Digital cameras, by their very nature, encourage lots of snaps. That’s because once you’ve bought enough batteries and memory cards, there’s no additional cost to taking tons of photos. But how do you keep those pictures organized? Carefully labeled shoeboxes simply won’t do the trick.
Luckily, iPhoto 4, one of Apple’s “iApps” (included with every Mac or sold as part of iLife for $49), lets you create digital albums and assign searchable keywords to photos. For all but the most prolific of picture takers, iPhoto is a quick, convenient, and inexpensive solution to the timeless problem of photo organization.
iPhoto is a masterpiece, a breakthrough, a revolution. It can handle thousands of images without really breaking a sweat, and, accordingly, if you can’t organize your images with its help, you should probably visit Unorganizers Anonymous. However, just because it’s a powerful tool doesn’t mean there aren’t a few tricks you can employ to maximize its usefulness.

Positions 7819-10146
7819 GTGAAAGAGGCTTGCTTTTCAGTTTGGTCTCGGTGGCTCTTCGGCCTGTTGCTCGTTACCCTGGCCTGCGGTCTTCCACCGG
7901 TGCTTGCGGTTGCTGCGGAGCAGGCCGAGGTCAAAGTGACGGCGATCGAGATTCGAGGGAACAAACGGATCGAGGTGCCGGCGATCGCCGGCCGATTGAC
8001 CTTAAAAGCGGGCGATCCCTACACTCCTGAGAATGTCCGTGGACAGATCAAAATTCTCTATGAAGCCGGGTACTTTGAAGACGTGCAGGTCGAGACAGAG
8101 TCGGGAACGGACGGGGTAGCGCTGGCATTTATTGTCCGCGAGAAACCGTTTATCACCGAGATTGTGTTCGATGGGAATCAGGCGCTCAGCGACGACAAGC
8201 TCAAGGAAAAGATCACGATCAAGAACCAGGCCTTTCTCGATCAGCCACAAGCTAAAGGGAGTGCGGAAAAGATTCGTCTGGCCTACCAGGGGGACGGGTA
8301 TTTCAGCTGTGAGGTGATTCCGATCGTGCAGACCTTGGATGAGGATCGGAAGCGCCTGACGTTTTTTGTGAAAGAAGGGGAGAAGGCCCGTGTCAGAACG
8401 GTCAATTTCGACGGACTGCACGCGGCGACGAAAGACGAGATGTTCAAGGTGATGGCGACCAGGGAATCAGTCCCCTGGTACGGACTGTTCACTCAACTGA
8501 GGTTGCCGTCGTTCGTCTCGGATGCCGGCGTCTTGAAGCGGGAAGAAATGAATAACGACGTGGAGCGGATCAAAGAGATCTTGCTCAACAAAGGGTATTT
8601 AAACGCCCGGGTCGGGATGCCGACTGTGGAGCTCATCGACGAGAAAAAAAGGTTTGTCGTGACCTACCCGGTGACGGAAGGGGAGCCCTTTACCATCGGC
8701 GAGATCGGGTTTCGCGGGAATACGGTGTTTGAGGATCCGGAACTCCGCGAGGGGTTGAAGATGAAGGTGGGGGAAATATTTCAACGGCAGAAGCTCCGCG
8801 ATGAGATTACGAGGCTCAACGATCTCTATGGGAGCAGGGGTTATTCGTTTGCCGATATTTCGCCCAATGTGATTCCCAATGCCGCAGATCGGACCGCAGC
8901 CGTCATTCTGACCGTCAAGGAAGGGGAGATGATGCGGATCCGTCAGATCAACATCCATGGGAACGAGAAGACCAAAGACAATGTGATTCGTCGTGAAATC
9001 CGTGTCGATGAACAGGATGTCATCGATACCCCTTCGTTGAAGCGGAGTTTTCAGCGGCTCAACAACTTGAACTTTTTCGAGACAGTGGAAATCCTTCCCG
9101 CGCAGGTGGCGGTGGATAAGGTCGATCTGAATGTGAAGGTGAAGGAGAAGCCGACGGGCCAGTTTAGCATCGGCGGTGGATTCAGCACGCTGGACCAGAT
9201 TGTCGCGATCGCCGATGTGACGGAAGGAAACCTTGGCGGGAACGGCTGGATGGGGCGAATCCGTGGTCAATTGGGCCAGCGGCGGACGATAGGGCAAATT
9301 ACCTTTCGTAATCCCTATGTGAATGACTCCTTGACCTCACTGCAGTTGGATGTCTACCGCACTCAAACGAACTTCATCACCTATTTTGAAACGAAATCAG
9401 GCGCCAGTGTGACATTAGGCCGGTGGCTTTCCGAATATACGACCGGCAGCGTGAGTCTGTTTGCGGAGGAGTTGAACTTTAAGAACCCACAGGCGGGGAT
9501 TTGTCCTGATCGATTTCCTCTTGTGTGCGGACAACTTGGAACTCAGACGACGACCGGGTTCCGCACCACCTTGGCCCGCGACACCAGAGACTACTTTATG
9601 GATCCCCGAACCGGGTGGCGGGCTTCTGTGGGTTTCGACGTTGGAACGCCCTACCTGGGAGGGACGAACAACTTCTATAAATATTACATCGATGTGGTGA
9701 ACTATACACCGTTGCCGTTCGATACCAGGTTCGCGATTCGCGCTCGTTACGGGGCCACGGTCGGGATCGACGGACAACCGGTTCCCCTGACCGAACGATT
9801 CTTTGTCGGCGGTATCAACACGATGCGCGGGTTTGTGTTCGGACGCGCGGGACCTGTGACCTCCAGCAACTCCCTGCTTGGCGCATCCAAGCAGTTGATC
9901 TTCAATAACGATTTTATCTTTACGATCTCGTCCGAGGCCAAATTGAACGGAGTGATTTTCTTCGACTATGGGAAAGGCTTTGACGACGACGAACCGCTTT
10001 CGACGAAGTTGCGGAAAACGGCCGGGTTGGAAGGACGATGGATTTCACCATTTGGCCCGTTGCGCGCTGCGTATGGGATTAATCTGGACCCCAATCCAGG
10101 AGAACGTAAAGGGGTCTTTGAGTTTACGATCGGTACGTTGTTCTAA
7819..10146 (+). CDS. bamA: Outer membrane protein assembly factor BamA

When you’re viewing a library, film roll, or album, iPhoto comes set to display your photos with a subtle drop shadow in the main window. While this effect looks cool, it slows down scrolling and resizing on all but the fastest machines. Boost your speed by turning off the shadow.
Choose iPhoto → Preferences, and in the Appearance pane uncheck the Drop Shadow option. (If you’d like a somewhat faster alternative, set the pictures to display a solid-line border instead.)
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